The truth is that no survivor wants to deal with the aftermath of their assault, no survivor/victim wants the flashbacks, the triggers, the trust and intimacy issues, the fear that it will happen again. They don’t want to deal with the body image issues, the constant self-sabotage, the issues of addiction, the issues of sexual intimacy. They don’t want to have to tell their friend that the reason they may come across as difficult to get to know is because their faith in humanity was shattered the moment their sexual assault occurred. Many survivors/victims would say that if they could they would lock this away and never think about it again, but they can’t, their body’s, their mind’s will not let it disappear until dealt with. Speaking as a survivor of sexual violence there isn’t a day that goes by where I don’t wish that I didn’t have the truckload of issues that I now have. I always find it very disrespectful when someone insinuates that my pain or suffering should be less because my type of assault wasn’t as damaging. Who determines what is damaging where sexual assault is considered? Should that be left up to you, the individuals who have never lived it and have no idea what we are dealing with? Should I take advice from you on my healing and where I should or shouldn’t be, or how I should feel or not feel because you deem yourself an expert? NO. We don’t go a cardiologist and listen to their opinion when the issue is really a neurological one. Who gets to tell you how you should or shouldn’t feel, who gets to tell you that what you went through wasn’t horrific or severe enough because it was only “incest”, only an attempt, only a unwanted touch or kiss, etc?? A violation is a violation and we don’t get to decide how one feels, or how they should act.

Survivors/victims of sexual violence cause themselves enough pain, they don’t need any additional pressure coming from a society that constantly fails to protect them, a society that excuses and releases rapists on a near daily basis. To the survivor/victims; don’t let anyone tell you how to feel, how to react or act, no one knows what’s in your head, no one sees your scars, they don’t know what your deal with, they don’t see the patches that have been placed on the open wounds in an attempt to appear normal. Surround yourself with people who genuinely care, not those who pretend to care. Know that it doesn’t matter what form of sexual assault or the duration that you were violated and you have every right to feel violated, hurt and angry. We often, let people who are ill equipped to judge us do just that. I want to remind you of how strong you are, you incredibly strong, and you deserve a happy and full life. It is possible. The road to get there is difficult but I have to believe that it is all worth it.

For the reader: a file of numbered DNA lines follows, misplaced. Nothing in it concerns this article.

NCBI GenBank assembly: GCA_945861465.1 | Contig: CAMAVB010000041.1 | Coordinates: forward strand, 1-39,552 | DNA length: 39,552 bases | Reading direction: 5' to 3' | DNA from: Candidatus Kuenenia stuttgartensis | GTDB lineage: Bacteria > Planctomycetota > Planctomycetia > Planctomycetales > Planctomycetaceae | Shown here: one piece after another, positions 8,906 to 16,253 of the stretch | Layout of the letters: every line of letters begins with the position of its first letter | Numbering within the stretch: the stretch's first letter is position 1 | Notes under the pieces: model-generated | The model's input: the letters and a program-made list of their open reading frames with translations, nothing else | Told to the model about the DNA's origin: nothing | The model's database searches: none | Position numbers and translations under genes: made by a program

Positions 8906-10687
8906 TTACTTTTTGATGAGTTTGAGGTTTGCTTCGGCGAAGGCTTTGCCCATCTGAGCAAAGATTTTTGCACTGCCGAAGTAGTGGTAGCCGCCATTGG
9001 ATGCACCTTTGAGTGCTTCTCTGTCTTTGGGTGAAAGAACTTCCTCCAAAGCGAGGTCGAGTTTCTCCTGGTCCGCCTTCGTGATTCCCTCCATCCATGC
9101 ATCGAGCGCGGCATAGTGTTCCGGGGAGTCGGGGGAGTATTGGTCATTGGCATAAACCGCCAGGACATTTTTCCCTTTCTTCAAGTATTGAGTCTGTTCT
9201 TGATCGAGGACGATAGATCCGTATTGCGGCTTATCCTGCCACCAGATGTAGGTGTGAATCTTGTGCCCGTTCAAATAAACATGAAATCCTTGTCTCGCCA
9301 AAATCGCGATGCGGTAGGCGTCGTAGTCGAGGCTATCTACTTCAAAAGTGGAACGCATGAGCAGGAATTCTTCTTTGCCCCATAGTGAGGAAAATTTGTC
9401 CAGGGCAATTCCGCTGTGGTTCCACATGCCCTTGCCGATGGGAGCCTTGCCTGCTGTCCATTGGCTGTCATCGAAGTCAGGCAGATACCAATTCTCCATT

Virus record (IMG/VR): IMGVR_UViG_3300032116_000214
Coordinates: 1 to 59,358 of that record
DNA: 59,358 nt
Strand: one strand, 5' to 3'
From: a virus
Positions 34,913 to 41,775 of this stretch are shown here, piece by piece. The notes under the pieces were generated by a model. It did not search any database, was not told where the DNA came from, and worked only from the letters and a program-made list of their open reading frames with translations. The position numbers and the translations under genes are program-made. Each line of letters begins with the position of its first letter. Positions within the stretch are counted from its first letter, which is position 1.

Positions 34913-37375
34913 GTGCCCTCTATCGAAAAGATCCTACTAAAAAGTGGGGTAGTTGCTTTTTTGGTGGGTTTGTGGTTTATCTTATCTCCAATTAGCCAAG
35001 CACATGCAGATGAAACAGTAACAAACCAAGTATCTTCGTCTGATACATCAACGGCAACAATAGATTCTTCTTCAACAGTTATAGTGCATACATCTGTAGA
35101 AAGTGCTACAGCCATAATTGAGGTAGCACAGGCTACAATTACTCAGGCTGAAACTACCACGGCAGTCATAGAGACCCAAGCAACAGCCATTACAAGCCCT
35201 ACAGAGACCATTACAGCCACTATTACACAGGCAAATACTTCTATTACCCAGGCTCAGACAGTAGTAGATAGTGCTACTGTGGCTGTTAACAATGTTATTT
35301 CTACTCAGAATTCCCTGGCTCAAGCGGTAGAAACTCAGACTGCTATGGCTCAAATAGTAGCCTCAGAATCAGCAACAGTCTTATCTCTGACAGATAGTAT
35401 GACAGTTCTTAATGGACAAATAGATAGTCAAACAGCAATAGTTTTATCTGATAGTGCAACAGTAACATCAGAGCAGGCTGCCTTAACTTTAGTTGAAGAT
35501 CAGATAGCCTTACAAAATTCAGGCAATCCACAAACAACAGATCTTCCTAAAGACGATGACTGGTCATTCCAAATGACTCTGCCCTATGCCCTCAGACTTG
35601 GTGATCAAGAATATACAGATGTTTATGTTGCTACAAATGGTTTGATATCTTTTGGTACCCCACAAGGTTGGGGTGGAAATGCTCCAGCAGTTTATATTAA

We are always here to listen if you need a listening ear feel free to contact us. Sexual assault is something that happened to you, it does not define you. You are a strong, beautiful, intelligent woman/child/man who has suffered a trauma through no fault of your own. You are not guilty of any crime, something was done to you against your will Sexual Assault is something that happened to you, it does not define you nor does it dictate the path for your future. You are worthy of love and happiness. Always remember that you are not alone, that you have nothing to be ashamed of. We are taking the baby steps necessary to make it better for all. KNOW YOU HAVE A SAFE SPACE IN PROSAF.